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File Created: 24-Jul-85 by BC Geological Survey (BCGS)
Last Edit:  13-Apr-08 by Mandy N. Desautels(MND)

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NMI 082E2 Cu13
Name CITY OF PARIS (L.622), LINCOLN (L.621), NUMBER FOUR (L.791), KING MIDAS, CENTRAL CAMP, WHITE'S CAMP, LEXINGTON Mining Division Greenwood
BCGS Map 082E007
Status Past Producer NTS Map 082E02E
Latitude 49º 00' 31" N UTM 11 (NAD 83)
Longitude 118º 36' 31" W Northing 5429660
Easting 382365
Commodities Silver, Gold, Copper, Lead, Zinc, Antimony Deposit Types I05 : Polymetallic veins Ag-Pb-Zn+/-Au
Tectonic Belt Omineca Terrane Plutonic Rocks, Quesnel
Capsule Geology

The City of Paris mine is 10 kilometres southeast of Greenwood and 1.1 kilometres north of the International Boundary, at the elevation of 1370 metres, east of Goosmus Creek. Access to the mine is from the Boundary road 1 kilometre west of the Phoenix (082ESE020) - Lone Star (in Washington State) haulage road. The Lexington (082ESE041) lies 500 metres to the northwest.

Production from the City of Paris mine for the period 1900 to 1940 was 1926 tonnes of ore containing 26.6 kilograms of gold, 139 kilograms of silver, 60.4 tonnes of copper and a small amount of lead and zinc. About 85 per cent of this production was in 1900. An additional 8 tonnes of ore was produced from the Lincoln claim in 1962 and 1963, yielding about 11.5 kilograms of silver, 373 kilograms of lead and a minor amount of gold and zinc.

The City of Paris (Lot 622) and Lincoln (Lot 621) claims were Crown granted in 1895 to J. Stevens. Development of the City of Paris mine began in 1898. A crosscut adit was driven 250 metres northeast to intersect the main southeasterly trending vein system at about 90 metres below the hill side. From this intersection drifting was extended 180 metres northwest on the vein, connecting with the City of Paris shaft, and further drifting of 90 metres to the southeast towards the Lincoln shaft. At the end of the main period of production in 1900 the total mine development consisted of 1580 metres of drifts and crosscut tunnels, 213 metres of raises and 113 metres of shafts.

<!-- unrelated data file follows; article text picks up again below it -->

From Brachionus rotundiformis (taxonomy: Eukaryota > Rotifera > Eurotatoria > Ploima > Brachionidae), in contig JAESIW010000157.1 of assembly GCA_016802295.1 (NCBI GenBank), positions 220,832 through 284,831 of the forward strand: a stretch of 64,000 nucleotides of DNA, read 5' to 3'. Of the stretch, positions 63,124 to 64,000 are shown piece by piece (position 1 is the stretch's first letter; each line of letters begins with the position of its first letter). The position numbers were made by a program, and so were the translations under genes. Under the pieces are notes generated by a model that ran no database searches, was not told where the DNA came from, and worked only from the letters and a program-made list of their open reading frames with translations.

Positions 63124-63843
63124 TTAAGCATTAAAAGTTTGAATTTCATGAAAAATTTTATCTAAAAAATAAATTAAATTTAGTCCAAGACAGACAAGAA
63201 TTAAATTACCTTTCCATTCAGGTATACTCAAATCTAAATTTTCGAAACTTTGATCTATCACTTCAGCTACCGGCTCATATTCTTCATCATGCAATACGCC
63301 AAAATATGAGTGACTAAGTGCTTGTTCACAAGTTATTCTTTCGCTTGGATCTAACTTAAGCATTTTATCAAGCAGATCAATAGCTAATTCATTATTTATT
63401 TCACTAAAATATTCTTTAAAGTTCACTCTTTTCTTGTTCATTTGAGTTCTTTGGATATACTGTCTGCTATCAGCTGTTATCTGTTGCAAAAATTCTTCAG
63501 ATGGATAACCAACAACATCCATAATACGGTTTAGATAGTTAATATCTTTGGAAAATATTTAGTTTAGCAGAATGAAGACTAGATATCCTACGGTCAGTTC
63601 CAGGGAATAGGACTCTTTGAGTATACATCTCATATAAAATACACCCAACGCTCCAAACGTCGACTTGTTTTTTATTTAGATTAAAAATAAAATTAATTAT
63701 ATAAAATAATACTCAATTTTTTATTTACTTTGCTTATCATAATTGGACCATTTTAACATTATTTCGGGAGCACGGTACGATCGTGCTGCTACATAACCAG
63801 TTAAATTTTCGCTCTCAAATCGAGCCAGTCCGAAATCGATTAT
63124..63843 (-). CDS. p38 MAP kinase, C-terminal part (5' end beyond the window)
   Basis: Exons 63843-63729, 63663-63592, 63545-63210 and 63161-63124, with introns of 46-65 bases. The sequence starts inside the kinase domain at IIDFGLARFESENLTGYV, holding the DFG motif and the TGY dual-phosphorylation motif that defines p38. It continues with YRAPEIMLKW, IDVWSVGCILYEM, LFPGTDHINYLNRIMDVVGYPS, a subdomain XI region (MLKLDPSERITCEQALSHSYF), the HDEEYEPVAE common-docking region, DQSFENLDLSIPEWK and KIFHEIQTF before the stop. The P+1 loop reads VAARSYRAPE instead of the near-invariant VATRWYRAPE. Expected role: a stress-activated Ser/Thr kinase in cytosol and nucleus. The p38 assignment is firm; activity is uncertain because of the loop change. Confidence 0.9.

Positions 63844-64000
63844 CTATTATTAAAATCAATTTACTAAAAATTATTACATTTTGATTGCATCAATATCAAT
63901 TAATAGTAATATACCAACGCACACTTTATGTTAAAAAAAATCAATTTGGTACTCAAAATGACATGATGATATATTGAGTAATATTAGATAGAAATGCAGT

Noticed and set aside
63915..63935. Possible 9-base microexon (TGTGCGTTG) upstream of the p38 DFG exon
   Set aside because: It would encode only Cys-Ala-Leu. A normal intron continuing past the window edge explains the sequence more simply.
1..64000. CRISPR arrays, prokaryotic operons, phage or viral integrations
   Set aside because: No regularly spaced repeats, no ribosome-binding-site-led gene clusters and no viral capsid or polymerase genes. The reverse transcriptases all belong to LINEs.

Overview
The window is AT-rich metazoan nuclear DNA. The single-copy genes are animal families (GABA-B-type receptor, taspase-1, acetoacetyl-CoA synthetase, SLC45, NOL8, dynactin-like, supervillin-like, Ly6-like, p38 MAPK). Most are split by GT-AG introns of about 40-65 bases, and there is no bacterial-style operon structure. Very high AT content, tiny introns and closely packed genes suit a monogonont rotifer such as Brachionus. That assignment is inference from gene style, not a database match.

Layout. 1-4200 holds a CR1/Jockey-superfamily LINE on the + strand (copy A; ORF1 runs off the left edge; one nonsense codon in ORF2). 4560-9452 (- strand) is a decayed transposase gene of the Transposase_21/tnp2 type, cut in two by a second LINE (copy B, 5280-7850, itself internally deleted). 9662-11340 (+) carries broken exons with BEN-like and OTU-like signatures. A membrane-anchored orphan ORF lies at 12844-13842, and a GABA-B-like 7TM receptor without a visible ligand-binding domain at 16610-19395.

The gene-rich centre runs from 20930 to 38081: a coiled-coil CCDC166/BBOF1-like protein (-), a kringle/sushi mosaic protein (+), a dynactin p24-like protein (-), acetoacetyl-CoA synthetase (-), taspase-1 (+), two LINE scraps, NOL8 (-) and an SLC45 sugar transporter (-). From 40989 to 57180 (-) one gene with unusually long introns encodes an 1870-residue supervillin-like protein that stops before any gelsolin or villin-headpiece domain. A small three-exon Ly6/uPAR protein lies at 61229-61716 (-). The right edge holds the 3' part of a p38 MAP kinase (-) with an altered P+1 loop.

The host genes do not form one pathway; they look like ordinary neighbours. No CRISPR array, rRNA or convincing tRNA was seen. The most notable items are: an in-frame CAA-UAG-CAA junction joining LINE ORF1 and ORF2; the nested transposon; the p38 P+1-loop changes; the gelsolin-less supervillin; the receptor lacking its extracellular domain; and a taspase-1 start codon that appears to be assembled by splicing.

In 1962, King Midas Mines Ltd. drove a short adit near the base of the Lincoln shaft, immediately southeast of the City of Paris workings. This operation produced a small amount of high grade silver ore in 1962 and 1963. In the period 1968 to 1981, additional exploration, including trenching and diamond drilling, was completed. In 1980 a new adit was driven midway between the City of Paris and Lexington adits. This work included 210 metres of drifting and crosscut tunnelling and 34 metres of raise development.

The City of Paris mine is on a vein system near the south contact of a major ultramafic lens. The vein system consists of two locally discontinuous, subparallel veins developed along the margin of a narrow serpentinite appendage flanking the main ultramafic body. The veins trend northwest at about 160 degrees and vary in width from 5 metres to mere stringers of ore. The vein system dips 55 degrees northeast and has an exposed strike length of 460 metres. The City of Paris vein, which follows the northeast side of the serpentinite appendage, is the source of much of the mined ore.